[15:30:01] Investigators are revealing information on what may have caused the crash of Egypt Air Flight 804. They announced today that traces of
explosives were found on the remains of some of the victims. The plane went down six months ago on its way to Cairo from Paris. Sixty-six people
Let's return now to the situation in eastern Aleppo. We know that civilians are being evacuated from the area and moving into a very
uncertain future in a place that isn't guaranteed to be safe in many cases, another war zone in Idlib. The U.N. High Commissioner for Human Rights now
says the bombardment of civilians after a truce had been agreed upon probably was a war crime. Let's dig deeper.
Paulo Pinheiro joins me now via Skype from Rio de Janeiro. He was chairman of the Commission of Inquiry on Syria at the U.N. Human Rights Council.
Mr. Pinheiro, thanks for being with us. You are preparing a report that I understand will be presented to the U.N. Security Council in January. Is
that correct? What are some of the main findings that will be included in that report?
PAULO PINHEIRO, CHAIRMAN, INDEPENDENT INTERNATIONAL COMMISSION OF INQUIRY FOR SYRIA, UNITED NATIONS HUMAN RIGHTS COUNCIL: Well, the investigation is
taking place now. We have yet to finish. But I must say that since July, our Commission is calling attention for what was already happening in east
Aleppo in terms of, for instance, the destruction of schools, of hospitals. And then finally, when the siege was officially acknowledged, recognized,
it was something that we are calling attention in terms of this policy of starve and siege. And of course, several military actions by the
government forces may constitute war crimes.
This is exactly what we hope to document and to present in our report.
GORANI: OK. So several follow up questions. I mean, first, you're in Brazil. Obviously, there are no U.N. observers on the ground to gather
evidence, so how do you compile evidence in order to include in a report that is reliable?
PINHEIRO: Yes. Of course, we are in good company because there are no other people doing what we are trying to do outside. Of course, we rely on
the victims, on witness that left Aleppo for other countries. And of course, we have communications by Skype, like we are having today, because
we are not allowed to enter Syria. Of course, every allegation that we receive, it must be corroborated with -- it must be confirmed with our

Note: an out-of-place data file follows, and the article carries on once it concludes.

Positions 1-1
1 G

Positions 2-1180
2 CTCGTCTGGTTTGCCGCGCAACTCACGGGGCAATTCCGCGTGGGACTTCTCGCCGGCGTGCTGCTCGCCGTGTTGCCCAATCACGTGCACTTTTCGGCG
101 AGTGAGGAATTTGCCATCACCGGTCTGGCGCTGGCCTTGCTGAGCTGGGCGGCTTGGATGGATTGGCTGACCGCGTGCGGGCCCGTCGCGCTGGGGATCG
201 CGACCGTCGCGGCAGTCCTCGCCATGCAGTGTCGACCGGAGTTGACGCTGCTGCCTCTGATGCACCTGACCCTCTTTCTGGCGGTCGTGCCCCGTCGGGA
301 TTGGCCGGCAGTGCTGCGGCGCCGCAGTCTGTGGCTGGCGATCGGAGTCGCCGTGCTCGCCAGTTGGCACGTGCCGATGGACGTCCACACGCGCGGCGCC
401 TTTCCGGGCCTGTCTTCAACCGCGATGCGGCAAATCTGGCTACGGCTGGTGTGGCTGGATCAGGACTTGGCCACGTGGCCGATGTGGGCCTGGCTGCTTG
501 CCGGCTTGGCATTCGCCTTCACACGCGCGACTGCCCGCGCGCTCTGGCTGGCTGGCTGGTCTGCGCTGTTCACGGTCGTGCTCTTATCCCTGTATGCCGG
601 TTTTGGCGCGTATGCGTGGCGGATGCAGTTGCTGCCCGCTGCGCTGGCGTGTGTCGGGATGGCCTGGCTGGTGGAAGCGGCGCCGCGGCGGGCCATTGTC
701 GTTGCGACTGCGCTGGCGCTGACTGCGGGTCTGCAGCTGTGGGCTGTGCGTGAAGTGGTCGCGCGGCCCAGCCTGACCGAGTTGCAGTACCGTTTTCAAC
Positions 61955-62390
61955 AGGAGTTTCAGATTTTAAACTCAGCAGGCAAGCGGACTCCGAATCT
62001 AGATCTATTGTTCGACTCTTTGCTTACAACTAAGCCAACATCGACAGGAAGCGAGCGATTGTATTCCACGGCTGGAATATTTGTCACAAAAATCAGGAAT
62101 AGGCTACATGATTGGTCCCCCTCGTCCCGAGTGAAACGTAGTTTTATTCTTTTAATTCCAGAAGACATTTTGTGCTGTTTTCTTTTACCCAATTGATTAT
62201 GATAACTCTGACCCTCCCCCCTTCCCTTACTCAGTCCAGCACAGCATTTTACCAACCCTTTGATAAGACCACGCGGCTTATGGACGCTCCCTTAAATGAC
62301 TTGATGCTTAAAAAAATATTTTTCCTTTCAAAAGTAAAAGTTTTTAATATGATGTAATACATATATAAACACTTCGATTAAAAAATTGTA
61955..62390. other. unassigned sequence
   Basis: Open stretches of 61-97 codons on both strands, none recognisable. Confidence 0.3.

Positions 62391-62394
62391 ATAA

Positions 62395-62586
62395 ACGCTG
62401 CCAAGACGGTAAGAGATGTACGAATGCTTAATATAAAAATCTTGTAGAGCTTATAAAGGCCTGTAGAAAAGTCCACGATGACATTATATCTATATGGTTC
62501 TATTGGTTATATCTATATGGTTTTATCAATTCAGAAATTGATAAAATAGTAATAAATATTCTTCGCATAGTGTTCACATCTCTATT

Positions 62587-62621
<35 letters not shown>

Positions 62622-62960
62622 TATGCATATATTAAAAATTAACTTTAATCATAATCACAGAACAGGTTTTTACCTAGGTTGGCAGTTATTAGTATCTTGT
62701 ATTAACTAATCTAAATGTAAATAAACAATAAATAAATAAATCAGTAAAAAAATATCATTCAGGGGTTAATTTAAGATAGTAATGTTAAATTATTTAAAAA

other allegations. That is, we don't simply compile allegations.
GORANI: So the other --
PINHEIRO: It's a --
GORANI: Go ahead.
PINHEIRO: It's a trouble.
GORANI: Yes, it's difficult. The other obvious one is, OK, let's assume you find evidence that potential war crimes have been committed on both
sides. I know the rebels as well, according to some reports, have done things that could be considered that. But then, how do you hold anyone
accountable for anything, regardless of what you're findings are?
PINHEIRO: This is very much -- since 2012, we are telling in meetings with the Security Council that the Security Council is the only body in the
universe, in the right nations, to make accountable those crimes because the --
GORANI: But I don't have to tell you that the Security Council is so divided. It can't even agree on a resolution to implement a ceasefire in
Aleppo in the worst of times.
PINHEIRO: Yes, but we don't have -- that is, we don't have any authority to judge or to condemn in judicial terms what is happening. What we can do
is, exactly, to document both sides because we are not just looking the problem sources. As you said, there were a lot of indiscriminate attacks
by rebel groups that I mythologically consider as moderates but, in fact, they are allies of a terrorist organization. Then we try to look for all
sides but, of course, in terms of the air strikes, the bombardments made by pro-government forces.
GORANI: Mr. Paulo Pinheiro joining us from Brazil. He's the chairman of the Commission of Inquiry on Syria at the U.N. Human Rights Council
preparing a report to be presented and made public in a few weeks. Thank you very much for joining us.
Our next guest has a very personal connection to the situation. Haid Haid's sister lives in eastern Aleppo. Haid is a Syrian columnist and
researcher who works for Chatham House and he's here in London.
Thanks for being with us.
[15:35:11] HAID HAID, MIDDLE EAST AND NORTH AFRICA PROGRAMME ASSOCIATE FELLOW, CHATHAM HOUSE: Thank you.
GORANI: So you were in touch with your sister. What's going on eastern Aleppo?
HAID: Well, today, they would try to get out of eastern Aleppo, but they were not able to because you have thousands of civilians who are trying to
get out, and you only have few buses. So they had to go back home and they're waiting and they will try tomorrow in order to get out of Aleppo.